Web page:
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Fresh Milk Buying Guide
Not too many years ago, you had a choice of full-fat milk or full-fat milk. Then low-fat milk made an appearance, but the choices were still pretty simple. These days, there is so much more to consider when buying milk...and that milk doesn't necessarily come from cows.
Traditional choices include full-fat milk which must contain at least 3.2 % fat, as specified by the Food Standards code. The big advantage with full-fat milk is that it is packed with plenty of vitamins and minerals. Low fat milk contains between 1.3 and 1.4 % fat with slightly more calcium than full-fat. Then there's skim milk where fat is separated and skimmed off so the remaining milk contains just 0.15 % of fat. Milk powder and vitamins might be added to skim milk to replace those lost during the fat separation process.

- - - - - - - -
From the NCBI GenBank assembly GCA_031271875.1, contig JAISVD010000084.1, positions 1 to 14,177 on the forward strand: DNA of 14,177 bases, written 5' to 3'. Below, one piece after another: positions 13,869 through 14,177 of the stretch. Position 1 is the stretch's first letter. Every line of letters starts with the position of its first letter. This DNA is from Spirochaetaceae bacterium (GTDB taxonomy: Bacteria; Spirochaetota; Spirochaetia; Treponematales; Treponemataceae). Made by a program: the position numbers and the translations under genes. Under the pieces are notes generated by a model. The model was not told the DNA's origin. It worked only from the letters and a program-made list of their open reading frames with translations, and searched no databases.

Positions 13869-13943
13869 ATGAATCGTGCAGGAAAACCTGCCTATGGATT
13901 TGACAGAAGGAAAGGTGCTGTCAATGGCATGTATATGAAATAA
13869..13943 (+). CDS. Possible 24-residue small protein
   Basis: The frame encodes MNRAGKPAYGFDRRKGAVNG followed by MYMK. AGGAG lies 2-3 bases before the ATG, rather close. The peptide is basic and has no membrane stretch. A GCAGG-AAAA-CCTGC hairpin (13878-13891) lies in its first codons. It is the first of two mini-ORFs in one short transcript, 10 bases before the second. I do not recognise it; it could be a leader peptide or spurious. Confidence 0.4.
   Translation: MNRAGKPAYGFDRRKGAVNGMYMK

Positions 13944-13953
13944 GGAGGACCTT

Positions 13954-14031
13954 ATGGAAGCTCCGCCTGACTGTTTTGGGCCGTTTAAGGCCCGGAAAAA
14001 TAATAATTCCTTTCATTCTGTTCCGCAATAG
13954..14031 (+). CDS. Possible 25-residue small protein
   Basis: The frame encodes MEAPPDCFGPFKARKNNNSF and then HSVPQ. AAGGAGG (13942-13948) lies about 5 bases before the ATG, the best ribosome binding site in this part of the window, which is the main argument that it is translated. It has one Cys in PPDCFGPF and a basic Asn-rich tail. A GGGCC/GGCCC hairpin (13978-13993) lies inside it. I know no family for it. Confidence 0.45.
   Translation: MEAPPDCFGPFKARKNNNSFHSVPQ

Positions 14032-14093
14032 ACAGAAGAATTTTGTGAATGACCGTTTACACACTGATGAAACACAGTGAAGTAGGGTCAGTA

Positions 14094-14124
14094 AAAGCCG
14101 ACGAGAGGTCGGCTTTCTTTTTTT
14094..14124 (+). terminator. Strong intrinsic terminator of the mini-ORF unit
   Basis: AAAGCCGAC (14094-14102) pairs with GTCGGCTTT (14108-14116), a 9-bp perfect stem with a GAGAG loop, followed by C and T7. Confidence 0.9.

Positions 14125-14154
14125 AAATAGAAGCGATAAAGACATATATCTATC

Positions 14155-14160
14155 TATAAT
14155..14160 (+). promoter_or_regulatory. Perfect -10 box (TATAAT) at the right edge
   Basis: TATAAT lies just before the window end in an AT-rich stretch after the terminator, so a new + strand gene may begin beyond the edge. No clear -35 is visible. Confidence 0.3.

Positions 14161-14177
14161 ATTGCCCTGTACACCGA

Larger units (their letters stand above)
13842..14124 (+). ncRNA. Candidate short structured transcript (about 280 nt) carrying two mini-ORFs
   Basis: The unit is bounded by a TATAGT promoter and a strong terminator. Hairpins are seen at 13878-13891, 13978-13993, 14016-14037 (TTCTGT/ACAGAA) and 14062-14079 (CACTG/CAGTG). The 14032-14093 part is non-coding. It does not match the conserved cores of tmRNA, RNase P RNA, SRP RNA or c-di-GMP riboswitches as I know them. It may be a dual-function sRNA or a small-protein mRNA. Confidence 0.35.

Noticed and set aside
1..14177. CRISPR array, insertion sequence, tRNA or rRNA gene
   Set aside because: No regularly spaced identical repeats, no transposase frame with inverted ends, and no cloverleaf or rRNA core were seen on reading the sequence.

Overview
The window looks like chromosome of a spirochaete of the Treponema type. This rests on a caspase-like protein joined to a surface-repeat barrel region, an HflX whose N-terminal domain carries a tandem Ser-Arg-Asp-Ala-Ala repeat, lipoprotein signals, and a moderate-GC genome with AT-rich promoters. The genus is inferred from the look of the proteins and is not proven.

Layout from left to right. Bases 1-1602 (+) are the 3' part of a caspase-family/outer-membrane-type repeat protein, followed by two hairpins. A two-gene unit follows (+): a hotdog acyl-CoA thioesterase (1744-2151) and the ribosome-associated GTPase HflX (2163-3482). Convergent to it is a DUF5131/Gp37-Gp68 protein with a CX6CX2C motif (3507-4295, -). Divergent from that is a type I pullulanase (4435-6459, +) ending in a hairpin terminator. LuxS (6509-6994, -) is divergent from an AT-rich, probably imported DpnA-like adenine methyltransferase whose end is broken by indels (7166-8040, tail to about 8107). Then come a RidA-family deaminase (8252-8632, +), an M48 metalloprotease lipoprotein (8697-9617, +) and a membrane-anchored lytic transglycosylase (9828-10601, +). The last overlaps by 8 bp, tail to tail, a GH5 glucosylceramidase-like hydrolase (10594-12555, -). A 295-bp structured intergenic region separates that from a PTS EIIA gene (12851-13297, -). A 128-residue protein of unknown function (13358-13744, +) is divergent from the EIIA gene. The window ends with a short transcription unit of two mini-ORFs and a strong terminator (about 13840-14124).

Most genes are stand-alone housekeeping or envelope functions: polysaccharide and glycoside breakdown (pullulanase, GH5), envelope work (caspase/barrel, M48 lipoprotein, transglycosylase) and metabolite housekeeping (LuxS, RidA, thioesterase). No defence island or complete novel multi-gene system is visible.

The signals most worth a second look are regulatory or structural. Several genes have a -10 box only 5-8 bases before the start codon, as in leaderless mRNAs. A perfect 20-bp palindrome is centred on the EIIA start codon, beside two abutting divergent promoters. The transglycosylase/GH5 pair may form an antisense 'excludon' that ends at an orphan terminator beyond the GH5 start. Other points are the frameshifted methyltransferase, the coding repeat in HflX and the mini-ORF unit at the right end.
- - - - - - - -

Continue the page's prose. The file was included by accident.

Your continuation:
Then we get into newer, non-traditional choices. These are produced mainly for health reasons and include enhanced calcium milk which should have more than 110mg calcium per 110ml. Then there’s A2 milk, which is easier to digest and healthier than other cow's milk, and for the lactose-intolerant there's even milk where lactose has been removed. These specialised milks are a little more expensive but what price can you put on health benefits?
Of course, cow’s milk is just part of the equation. There are things like almond milk, where water is added to ground almonds. Some almond milks have added sugar or sweeteners, so always read the label. As almond milk is low in calcium, some brands are bolstered with added calcium and vitamins. Almond milk is ideal for people who are lactose-intolerant. Don't forget soy milk, another popular alternative to dairy milk. Soy milk is not only great for people who want to avoid lactose, but it is also very high in protein.